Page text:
The E.R. Thomas Company of Buffalo, New York, built this monster of a 60 h.p. 6 cylinder racer with hopes of entering it in the 1905 Vanderbilt Cup Race. Specifications of the car are hard to come by, but we do know that it had a 750 c.i. engine with a 5.38″ bore x 5.50″ stroke and featured a 96 inch long hood. If that dimension is correct, and since the hood is about half of the length of the distance between the axles, the wheelbase must have been about 190 inches long.
The photo appears to have been taken at the Thomas factory shortly after it was finished and testing was underway. In photos we’ve seen of the car at the Elimination Trial, it was painted a dark color and carried the number eight on the radiator and cowl and a second set of louvers had been added to the top of the hood. The large funnel-shaped object in the middle of the cowl was a gas tank filler that featured a hinged cap. It might very well have been the first quick release racing gas cap.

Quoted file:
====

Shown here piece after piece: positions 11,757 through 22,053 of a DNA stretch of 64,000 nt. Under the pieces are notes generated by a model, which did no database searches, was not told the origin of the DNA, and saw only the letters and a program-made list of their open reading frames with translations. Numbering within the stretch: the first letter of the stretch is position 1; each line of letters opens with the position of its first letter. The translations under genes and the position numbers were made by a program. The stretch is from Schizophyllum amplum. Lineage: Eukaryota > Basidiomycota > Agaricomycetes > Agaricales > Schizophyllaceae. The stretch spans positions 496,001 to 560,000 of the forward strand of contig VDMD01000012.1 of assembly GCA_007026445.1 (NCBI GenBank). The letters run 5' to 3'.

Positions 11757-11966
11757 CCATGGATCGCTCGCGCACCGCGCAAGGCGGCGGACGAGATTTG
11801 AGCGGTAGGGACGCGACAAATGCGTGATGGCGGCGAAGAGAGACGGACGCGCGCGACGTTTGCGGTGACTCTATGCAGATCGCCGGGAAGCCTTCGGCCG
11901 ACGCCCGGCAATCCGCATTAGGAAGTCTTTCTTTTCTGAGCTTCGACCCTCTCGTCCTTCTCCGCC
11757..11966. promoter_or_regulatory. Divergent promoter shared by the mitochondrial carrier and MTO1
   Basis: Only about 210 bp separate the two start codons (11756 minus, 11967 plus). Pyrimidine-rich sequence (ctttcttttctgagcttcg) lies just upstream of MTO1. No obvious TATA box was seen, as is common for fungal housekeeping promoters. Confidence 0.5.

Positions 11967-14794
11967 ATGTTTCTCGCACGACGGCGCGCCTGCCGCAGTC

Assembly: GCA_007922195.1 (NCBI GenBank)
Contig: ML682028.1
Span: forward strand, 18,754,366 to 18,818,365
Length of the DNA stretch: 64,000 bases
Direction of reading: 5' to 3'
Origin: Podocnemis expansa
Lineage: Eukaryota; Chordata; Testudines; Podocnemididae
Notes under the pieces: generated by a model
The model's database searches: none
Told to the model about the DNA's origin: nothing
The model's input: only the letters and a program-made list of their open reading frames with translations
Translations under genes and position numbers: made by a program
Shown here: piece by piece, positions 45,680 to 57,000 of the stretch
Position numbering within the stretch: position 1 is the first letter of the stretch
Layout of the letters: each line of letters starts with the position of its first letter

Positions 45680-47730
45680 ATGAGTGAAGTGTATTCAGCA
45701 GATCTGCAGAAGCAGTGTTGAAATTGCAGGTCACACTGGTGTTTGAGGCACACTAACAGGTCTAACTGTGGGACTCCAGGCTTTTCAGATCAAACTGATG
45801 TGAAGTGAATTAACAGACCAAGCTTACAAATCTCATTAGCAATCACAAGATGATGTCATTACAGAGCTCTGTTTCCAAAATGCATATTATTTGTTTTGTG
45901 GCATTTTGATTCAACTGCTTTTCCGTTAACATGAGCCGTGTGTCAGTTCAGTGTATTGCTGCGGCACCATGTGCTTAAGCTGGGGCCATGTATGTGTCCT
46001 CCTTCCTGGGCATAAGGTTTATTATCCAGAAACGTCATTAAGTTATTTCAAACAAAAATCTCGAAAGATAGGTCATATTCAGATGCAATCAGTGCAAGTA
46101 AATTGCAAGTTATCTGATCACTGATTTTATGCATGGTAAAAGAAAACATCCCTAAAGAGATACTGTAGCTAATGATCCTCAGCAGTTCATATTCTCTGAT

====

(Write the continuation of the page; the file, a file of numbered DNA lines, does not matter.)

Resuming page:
Montague Roberts drove the racer in the 1905 American Elimination Trial that was set up to select five American cars to participate in the Vanderbilt Cup Race. According to the rules, the U.S. could enter a maximum of five automobiles in the event and on September 23, 1905, the Trial was held to determine which five of the ten entries would qualify.
After the 113.2 mile race was run, the Race Commission changed it’s protocol and retained only the top two finishers, the Pope-Toledo and the Locomobile eliminating the Royal-Tourist, the Haynes and the Thomas. The Commission then selected the Christie, the White Steamer, and another Pope-Toledo, cars that they thought more likely to perform better in the race. The results of the Elimination Trial are shown in a listing from the September 30, 1905 issue of Automobile Topics (above), along with their take on the matter. The decision of the Commission led to an understandably huge outcry in the press, by the manufacturers and the general public as well. Photo courtesy of Buz Ras.